LOCAL STUDENTS TO COMPETE IN 2013 DC REGIONAL BRAIN BEE
Washington, DC— Students from 12 area high schools compete today in the DC Regional Brain Bee, a question and answer contest about the brain sponsored by the Society for Neuroscience (SfN).
Teens are challenged with a series of questions on topics such as memory, anatomy, emotions, and brain disorders — all based on SfN’s Brain Facts book. The winner receives $250 and will move on to the U.S. National Brain Bee held March 2-4 in Baltimore.
Along with SfN, the annual DC Regional Brain Bee is sponsored by the Dana Alliance for Brain Initiatives and the American Association for the Advancement of Science (AAAS). The competition is held at AAAS, 1200 New York Avenue, NW, from 5–7 p.m., February 19.
The DC regional includes students from:
• Richard Montgomery High School
• Sandy Spring Friends School
• Takoma Academy
• Georgetown Preparatory School
• Montgomery Blair High School
• Rockville High School
• National Cathedral School
• Paint Branch High School
• Saint Anselm's Abbey School
• Seneca Valley High School
• Washington International School
• Quince Orchard High School
Judging the competition is Benjamin R. Walker, PhD, Pre-Clinical Science Facilitator for the Georgetown Experimental Medical Science program at Georgetown University School of Medicine. Dr. Walker has been participating in Brain Awareness Week activities for more than 15 years.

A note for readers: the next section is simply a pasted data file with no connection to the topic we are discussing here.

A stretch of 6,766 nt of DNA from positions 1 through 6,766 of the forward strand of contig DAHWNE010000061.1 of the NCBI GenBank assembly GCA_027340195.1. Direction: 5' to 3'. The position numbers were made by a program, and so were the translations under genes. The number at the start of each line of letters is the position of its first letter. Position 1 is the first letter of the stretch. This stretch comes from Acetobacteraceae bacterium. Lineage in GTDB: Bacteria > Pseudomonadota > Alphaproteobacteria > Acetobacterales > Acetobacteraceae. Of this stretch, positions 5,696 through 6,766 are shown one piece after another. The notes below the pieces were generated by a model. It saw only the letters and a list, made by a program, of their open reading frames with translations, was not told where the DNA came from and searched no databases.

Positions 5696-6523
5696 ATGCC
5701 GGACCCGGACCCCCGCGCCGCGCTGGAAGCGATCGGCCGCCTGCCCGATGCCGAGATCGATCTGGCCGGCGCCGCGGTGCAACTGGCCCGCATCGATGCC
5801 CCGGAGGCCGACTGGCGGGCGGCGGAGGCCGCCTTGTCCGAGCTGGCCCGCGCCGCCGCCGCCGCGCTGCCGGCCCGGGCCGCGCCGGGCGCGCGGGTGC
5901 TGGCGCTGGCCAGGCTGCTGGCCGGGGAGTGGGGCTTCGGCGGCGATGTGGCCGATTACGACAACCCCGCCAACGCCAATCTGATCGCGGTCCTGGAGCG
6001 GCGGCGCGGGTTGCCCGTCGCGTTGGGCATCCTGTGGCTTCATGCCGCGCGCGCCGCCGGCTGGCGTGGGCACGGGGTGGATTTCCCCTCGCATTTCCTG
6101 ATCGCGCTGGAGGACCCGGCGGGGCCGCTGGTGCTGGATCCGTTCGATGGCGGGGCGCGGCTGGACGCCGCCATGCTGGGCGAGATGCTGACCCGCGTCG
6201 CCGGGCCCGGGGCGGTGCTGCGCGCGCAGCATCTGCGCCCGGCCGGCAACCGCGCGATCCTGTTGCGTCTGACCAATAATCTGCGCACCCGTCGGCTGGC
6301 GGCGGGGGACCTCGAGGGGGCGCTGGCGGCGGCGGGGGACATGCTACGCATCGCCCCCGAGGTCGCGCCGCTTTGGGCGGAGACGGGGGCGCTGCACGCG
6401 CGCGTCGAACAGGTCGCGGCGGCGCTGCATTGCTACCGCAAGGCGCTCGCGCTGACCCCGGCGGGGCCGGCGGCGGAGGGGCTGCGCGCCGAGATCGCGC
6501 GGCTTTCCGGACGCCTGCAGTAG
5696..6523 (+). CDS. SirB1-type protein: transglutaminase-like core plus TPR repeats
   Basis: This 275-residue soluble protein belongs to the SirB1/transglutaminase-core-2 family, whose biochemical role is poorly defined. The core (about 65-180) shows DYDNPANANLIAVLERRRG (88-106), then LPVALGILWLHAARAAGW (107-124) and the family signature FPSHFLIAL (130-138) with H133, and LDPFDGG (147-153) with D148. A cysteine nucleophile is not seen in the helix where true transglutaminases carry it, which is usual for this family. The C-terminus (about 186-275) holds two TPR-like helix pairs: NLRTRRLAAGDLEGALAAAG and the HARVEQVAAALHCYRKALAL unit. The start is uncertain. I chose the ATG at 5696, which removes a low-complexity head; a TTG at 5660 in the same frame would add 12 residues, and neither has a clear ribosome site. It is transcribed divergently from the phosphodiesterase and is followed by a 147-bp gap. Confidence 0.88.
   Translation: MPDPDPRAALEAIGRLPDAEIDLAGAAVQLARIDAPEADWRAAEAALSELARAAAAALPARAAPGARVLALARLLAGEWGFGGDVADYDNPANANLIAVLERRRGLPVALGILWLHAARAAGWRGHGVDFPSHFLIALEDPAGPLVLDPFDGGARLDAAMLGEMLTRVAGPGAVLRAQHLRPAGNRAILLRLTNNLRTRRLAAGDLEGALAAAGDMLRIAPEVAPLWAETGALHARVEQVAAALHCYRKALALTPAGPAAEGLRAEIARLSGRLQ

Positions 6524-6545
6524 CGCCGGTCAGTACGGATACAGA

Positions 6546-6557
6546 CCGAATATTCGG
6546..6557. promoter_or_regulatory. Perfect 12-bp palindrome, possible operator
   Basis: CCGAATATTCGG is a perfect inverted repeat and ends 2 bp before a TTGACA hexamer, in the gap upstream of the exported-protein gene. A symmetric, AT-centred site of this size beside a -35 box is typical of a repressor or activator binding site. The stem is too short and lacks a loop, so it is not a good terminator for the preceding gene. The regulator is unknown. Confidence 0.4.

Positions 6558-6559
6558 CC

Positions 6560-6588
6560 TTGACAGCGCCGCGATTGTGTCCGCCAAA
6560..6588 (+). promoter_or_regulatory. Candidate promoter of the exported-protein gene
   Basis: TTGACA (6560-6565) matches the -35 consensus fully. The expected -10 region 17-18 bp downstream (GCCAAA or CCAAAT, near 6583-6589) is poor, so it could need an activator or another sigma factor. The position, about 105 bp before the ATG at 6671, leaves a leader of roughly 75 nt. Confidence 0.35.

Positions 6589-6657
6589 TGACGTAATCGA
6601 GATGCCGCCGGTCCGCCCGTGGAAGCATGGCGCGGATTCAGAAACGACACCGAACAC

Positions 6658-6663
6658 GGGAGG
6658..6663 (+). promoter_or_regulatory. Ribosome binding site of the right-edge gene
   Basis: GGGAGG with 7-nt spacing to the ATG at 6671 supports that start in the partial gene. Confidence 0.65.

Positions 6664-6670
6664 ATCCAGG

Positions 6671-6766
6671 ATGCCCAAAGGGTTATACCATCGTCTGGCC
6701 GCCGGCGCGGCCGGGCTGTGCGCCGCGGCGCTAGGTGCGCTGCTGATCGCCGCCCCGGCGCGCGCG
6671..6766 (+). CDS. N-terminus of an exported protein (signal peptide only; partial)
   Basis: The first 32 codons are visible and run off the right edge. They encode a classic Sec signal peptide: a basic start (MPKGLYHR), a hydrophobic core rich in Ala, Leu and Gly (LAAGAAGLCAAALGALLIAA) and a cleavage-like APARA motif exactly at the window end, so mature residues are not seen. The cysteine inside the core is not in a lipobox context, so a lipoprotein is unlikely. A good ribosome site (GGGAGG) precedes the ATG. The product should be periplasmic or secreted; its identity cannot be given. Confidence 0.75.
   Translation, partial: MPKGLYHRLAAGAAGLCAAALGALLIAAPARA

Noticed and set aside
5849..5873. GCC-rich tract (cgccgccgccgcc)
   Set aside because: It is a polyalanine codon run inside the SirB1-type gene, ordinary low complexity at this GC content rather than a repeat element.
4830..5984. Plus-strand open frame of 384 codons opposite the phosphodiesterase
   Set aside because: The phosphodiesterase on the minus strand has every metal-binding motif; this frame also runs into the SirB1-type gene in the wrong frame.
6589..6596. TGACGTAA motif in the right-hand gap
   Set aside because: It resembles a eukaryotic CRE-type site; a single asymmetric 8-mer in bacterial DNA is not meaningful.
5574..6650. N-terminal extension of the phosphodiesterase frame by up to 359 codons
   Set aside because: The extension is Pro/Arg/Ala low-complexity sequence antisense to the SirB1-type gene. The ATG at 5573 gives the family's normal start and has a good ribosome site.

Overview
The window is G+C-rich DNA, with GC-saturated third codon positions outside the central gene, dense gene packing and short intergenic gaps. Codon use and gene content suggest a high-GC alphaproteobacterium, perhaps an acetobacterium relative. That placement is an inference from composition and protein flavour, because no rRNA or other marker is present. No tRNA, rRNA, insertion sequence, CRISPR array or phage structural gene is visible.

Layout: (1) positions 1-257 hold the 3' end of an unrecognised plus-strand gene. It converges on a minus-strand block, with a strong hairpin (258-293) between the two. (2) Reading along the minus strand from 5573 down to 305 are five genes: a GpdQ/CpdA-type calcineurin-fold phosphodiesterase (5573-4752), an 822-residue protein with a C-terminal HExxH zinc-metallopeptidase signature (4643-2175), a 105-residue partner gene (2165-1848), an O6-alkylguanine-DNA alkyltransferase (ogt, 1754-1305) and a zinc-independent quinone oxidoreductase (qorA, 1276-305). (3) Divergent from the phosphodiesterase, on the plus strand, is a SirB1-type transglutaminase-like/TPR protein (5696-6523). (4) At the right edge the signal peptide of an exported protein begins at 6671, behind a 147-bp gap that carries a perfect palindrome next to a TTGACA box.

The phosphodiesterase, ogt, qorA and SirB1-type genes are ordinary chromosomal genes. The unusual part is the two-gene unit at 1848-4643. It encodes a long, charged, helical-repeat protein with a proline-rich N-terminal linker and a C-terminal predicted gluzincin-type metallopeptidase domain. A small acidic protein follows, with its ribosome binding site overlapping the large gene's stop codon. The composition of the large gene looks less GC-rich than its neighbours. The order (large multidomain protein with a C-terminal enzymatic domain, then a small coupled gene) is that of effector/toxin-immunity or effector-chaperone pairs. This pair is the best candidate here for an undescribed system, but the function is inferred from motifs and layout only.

The local, national, and international competition culminates during Brain Awareness Week (BAW), March 12-16.
BAW is an international campaign to increase public awareness about the progress and benefits of brain and nervous system research. SfN proudly partners with the Dana Alliance for Brain Initiatives, which launched the campaign in 1996. For more information about Brain Awareness Week visit www.sfn.org/baw or www.dana.org/brainweek.
About the Society for Neuroscience
The Society for Neuroscience, with nearly 42,000 members, is the world’s largest society of scientists and clinicians working to advance understanding of the brain and nervous system. Learn more at www.SfN.org.